Cotter, Reddy, Rivas Pay Tribute to Student Ordeals
by Tanvi Agrawal
“Curly Fries: A Working Title” presents six ‘webisodes’ that explode onto the screen with a dynamic opening sequence. Unforgettable snapshots of George Floyd and Breonna Taylor street graffiti, Black Lives Matter protests, and a photo of Ruth Bader Ginsburg blend together in a rousing montage of 2020’s most soul-stirring historic moments.
Patricia Cotter, Geetha Reddy, and Alejandra Maria Rivas respond to this year’s unexpected surge in online learning, dishing out authentic stories of students coping with bewildering “pandemic life.”
The three playwrights establish a compelling homegrown vibe for “Curly Fries,” harvesting candid material from their cast of isolated U.C. Berkeley students.
In six 10-20 minute episodes, Director Domenique Lozano depicts undergrads desperately grasping for “normality.” We root for the students to make romantic connections, despite their being limited to virtual dating, and we witness their gargantuan efforts to endure through painful online classes.
Unlike many Zoom plays which imitate in person conversations, “Curly Fries” webisodes appeal because they use the illusion of live Zoom calls. Students converse naturally through their webcams, joining the group call at times and dropping off at others.
Although some clumsy webisodes are underwhelming, others eye-catchingly stand out for their convincing acting and outside the box topics.
In Episode Two, “Contact Tracing,” contact tracer Sean (standout Tai White) commandingly investigates a potentially infected student named Zeke (humorous Arthur Weiss). Zeke, who has symptoms including fatigue and coughing, casually recalls the people he has accidentally exposed to the virus throughout the day, giving me a shudder.
Sean, the comical yet realistic contact tracer, urgently asks, “Anyone else??” He then nods his head vigorously as Zeke offers even more contact information. “Contact Tracing” wonderfully addresses the cavalier attitude that many young people took towards social distancing. Though the contact tracer struggles to act neutral, I am unreservedly appalled at Zeke’s carelessness.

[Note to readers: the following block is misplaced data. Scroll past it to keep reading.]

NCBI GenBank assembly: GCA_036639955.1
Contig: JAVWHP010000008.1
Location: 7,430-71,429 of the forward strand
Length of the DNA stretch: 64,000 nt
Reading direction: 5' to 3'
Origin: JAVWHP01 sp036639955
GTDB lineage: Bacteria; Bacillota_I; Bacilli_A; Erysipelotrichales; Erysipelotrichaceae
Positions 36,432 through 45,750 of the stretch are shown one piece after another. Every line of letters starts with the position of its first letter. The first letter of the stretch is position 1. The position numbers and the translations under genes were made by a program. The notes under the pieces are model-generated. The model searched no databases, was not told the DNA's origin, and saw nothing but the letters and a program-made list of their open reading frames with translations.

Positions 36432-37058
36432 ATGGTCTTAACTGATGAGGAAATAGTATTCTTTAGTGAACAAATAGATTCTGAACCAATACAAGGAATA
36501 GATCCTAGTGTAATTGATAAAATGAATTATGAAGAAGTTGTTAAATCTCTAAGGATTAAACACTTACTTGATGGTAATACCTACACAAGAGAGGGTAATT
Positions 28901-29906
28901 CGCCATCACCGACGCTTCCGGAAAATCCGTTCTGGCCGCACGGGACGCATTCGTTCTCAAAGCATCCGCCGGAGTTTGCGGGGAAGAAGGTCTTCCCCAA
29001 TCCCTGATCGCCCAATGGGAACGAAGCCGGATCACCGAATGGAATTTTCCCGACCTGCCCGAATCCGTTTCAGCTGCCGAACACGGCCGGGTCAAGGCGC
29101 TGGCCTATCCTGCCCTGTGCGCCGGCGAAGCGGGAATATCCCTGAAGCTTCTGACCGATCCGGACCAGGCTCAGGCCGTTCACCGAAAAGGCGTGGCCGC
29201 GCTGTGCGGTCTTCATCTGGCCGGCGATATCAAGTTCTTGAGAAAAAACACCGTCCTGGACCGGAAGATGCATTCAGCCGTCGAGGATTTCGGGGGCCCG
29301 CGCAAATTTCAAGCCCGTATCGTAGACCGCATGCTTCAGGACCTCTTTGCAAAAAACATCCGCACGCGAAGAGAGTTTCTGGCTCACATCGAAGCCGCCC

In the touching Episode Four, “Is Connecting Even Possible Right Now?” a sweet love story involves a gender non-conforming student named Alex (charismatic Sofie Herbeck) and a novice gay woman, Rebecca (believable Stephanie Kazaryan). Titles like “One day later” and ”Two months later” mark their friendship’s slow evolution into a virtual relationship. Alex and Rebecca “connect” over hours spent together on Zoom.
As a genderfluid person, I understand “non-male” Alex, who exudes limitless confidence with a permanent smile. Alex never falters until the moment they confess their feelings for Rebecca. When Rebecca responds that she has “butterflies,” their heartwarming smile returns.
Each webisode is pre-recorded and available on demand. I watched them over a few days, but you can easily binge watch them in under 90 minutes.
Students will definitely enjoy seeing their lives reflected in these short stories. For others, “Curly Fries” can open our eyes to college life during this frightening pandemic.
Available for FREE—a special treat to check out at home during the lockdown.
“Curly Fries: A Working Title” by Patricia Cotter, Geetha Reddy, and Alejandra Maria Rivas, directed by Domenique Lozano, at U.C., Berkeley, Department of Theater, Dance, and Performance Studies. Streaming at: tdps.berkeley.edu
Cast: Brigit Comeau, Sophanit Getahoun, Sofie Herbeck, Stephanie Kazaryan, Eugenia Kusi-Boatemaa, Mikee Loria, Jazara Metcalf, Matthew Nelson, Samiran Patel, Jillian Smith, Arthur Weiss, and Tai White.
Banner photo: Sophanit Getahoun, Eugenia Kusi-Boatemaa, and Jillian Smith in “Episode 5: Mutual Aid.”